Monday, 30 March 2015

And the quest goes on - I DO want to write part two

I now try to get to the Harrogate Crime Writers Festival every year. It’s a great place, a place where ordinary people like me can mingle with wonderful crime writers, such as Mel Sherratt, Mark Billingham, Val McDermid, Elizabeth Haynes, and Harlan Corben.

One of the people I met at my first Creative Thursday (yes, I’ve done more than one!), was Jackie. We both sat nervously, waiting for the first session, and started to talk to each other. Jackie has become a great friend, was later instrumental in helping me to further my pursuit.

In May 2012 I saw an advert for a one day creative writing workshop, intriguingly called A man comes into the room with a gun... Crime writer Zoe Sharpe was running the workshop. I downloaded one of her books, found that she was a really good author, I also found a great heroine in Charlie Fox. (If anything, my quest to become a writer is opening my eyes to some fabulous new, (to me), authors). I immediately signed myself up.

Through Zoe I learnt about the importance of a great first line, and techniques to keep my readers reading. It was a very full, but fun day. I left exhausted, but even more sure that I wanted to write, and more sure that I wanted to be a crime writer.

Meanwhile, my job situation was becoming unstable. I had worked for thirteen years for one of the largest housing providers in Nottingham, but the chances of my job being cut was becoming more and more evident. I needed to think about the future. I started to look at University courses, was I to old to start a new career? could I hack a university course after so many years out of school?

Alex Davis was running a six week evening course From Idea to Publication, if I could handle this, University would be a breeze, wouldn’t it?
Have you even taken any writing courses, what did you think of them?

Wednesday, 25 March 2015

To script, or not to script

Today we edited some scripts, which led to the question ‘What do we want in a good screenplay?’

Does it need a good narrative. What about dialogue, or settings? And in what way does a script differ from a short story or a novel.

Well the first thing to say is that writing a script is a totally different way of writing to a novel. Scriptwriting is more about description. Painting a picture with your pen (or computer). The characters don’t have to be described in any great detail. The script must be really engaging, after all it is there to impress the producer/director and/or the person holding the purse strings.

The scriptwriter is creating a quick visual shorthand for the actors and director, and they need to remember that the first draft has no intrinsic value because scripts can, and do change right up until the last scene has been shot. A script is a collaborative process, and the end product may bare very little resemblance to the original script.  

The short story/novel, doesn’t change too much from the original work.
I put a couple of questions to one of the best screenwriters I know, and certainly a name to look out for in the future - TIM SHELLEY

ME: How much dialogue should a script contain?
TIM: It's a tough question, and one that I don't think has a straight answer. It all depends on the script you're writing. A soap opera script will have tons of dialogue, whereas an action thriller could predominantly focus on the scene description/action elements. It really comes down to knowing the genre, the story you're telling, and the market you are trying to hit with your script.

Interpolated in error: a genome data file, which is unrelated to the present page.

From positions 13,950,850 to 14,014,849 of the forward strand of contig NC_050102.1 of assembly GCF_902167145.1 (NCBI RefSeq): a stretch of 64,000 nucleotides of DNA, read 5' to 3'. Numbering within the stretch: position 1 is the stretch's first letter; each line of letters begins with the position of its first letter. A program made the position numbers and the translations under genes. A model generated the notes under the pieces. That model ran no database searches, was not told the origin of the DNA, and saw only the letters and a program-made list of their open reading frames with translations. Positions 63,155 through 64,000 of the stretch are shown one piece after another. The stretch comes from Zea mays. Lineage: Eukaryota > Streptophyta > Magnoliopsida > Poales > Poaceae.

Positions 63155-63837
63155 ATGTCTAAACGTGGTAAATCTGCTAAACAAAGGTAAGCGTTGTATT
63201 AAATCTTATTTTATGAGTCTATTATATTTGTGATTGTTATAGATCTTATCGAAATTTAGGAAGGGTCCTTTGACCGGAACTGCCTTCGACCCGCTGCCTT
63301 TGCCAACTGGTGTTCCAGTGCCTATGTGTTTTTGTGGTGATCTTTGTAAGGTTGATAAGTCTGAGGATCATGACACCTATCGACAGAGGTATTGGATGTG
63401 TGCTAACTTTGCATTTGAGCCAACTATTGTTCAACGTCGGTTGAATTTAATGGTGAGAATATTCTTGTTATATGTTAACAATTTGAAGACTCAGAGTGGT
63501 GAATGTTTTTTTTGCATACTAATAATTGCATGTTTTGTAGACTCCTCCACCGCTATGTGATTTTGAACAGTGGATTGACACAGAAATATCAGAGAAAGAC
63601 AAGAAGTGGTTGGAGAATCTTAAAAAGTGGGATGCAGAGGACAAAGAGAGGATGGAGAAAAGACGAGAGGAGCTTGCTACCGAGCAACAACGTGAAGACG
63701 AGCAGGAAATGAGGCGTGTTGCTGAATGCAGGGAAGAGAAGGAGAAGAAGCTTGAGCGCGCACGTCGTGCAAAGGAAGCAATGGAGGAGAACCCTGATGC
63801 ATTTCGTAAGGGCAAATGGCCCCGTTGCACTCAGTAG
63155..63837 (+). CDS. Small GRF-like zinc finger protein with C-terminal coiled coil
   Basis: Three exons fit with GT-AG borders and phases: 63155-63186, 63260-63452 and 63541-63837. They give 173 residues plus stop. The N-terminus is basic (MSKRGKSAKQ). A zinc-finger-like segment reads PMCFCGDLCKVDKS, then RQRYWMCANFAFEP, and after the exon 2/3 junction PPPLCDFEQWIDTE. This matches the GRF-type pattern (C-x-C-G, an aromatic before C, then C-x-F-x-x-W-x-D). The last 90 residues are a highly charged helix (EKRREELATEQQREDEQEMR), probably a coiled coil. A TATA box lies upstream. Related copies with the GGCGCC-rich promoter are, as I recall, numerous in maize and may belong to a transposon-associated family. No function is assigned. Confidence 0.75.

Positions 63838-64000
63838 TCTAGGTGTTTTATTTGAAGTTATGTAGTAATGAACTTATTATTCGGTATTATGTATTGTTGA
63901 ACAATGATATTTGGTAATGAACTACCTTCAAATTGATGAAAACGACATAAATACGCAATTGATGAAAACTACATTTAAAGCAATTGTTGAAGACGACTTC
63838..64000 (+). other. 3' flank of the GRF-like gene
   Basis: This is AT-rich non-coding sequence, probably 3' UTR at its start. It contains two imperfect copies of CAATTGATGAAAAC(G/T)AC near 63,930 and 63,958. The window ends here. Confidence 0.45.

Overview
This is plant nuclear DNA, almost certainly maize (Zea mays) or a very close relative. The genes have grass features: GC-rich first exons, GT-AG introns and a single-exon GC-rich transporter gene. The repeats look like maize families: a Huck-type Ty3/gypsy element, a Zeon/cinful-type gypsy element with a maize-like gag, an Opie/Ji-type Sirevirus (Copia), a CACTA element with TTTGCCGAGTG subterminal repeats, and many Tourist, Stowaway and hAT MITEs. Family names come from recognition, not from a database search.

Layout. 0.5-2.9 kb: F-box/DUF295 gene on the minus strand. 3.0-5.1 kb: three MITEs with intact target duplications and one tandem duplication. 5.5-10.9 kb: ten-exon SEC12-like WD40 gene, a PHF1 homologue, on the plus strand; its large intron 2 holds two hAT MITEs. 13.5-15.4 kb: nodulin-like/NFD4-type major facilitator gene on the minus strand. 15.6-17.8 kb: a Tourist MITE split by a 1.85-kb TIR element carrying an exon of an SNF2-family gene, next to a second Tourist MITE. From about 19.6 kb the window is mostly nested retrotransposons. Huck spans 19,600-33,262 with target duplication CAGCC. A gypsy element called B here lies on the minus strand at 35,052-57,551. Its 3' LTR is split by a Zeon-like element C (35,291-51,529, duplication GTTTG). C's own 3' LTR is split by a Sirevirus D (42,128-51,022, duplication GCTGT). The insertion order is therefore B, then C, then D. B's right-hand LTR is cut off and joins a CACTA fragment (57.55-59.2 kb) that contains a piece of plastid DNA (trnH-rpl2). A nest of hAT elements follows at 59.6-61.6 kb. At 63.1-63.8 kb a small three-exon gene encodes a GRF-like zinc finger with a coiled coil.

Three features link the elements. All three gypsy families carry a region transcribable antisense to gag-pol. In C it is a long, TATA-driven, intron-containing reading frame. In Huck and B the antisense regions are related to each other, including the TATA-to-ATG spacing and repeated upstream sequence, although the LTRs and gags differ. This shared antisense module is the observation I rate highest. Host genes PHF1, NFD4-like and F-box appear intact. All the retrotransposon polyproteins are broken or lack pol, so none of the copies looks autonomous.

It's the same with screenwriting rules. They are intended as a baseline, because so often new writers fail to really study their intended audience and analyse the scripts that have been picked up by the networks. But as with all rules, they can be broken. As long as it works. Whether it works or not though is entirely subjective.

ME: How would you describe the difference between novel writing and scriptwriting?

TIM: I'd say novels and screenplays share a grounding at a story structure level. What separates them are the tools at the writer's disposal. In a novel, a writer has almost complete freedom over the way their final piece is portrayed. What tense they use etc...   A screenwriter, unless they are also the director/show runner, generally has very little input towards the final work, and has to follow the conventions established by Hollywood and other networks. They have to write in present tense, and adhere to screenplay format. If they don't, producers won't read past page 5. Similar to what an author deals with when approaching an agent/publisher. They expect the manuscript to be formatted correctly. Failing to do so just comes across as lazy to those who have to sift through material on a daily basis.
Then you also have to contend with the limitations of writing for the screen. It's a visual medium so you can't go into character thoughts very easily, yet you still need to give an audience a way into the character's psyche. Obviously there are ways around these limitations, such as using subtext laden dialogue and character descriptors, etc... It all comes down to weighing up how much you should show, what you know needs to be on screen, and laying out the blueprint for a film/show so that a director can go out and shoot it with the final image already in their heads.

Thanks Tim, Great answers.

Finally: 5 things to remember when writing a script:

1. Do your homework.

2. Don’t make assumptions about what your readers know.

3. A script can contain a lot of set ups, but remember if you set something up,     you have to revisit it.

4. Make it engaging.

5. Remember, you don’t put camera angles in.

Hope you've found this post informative.

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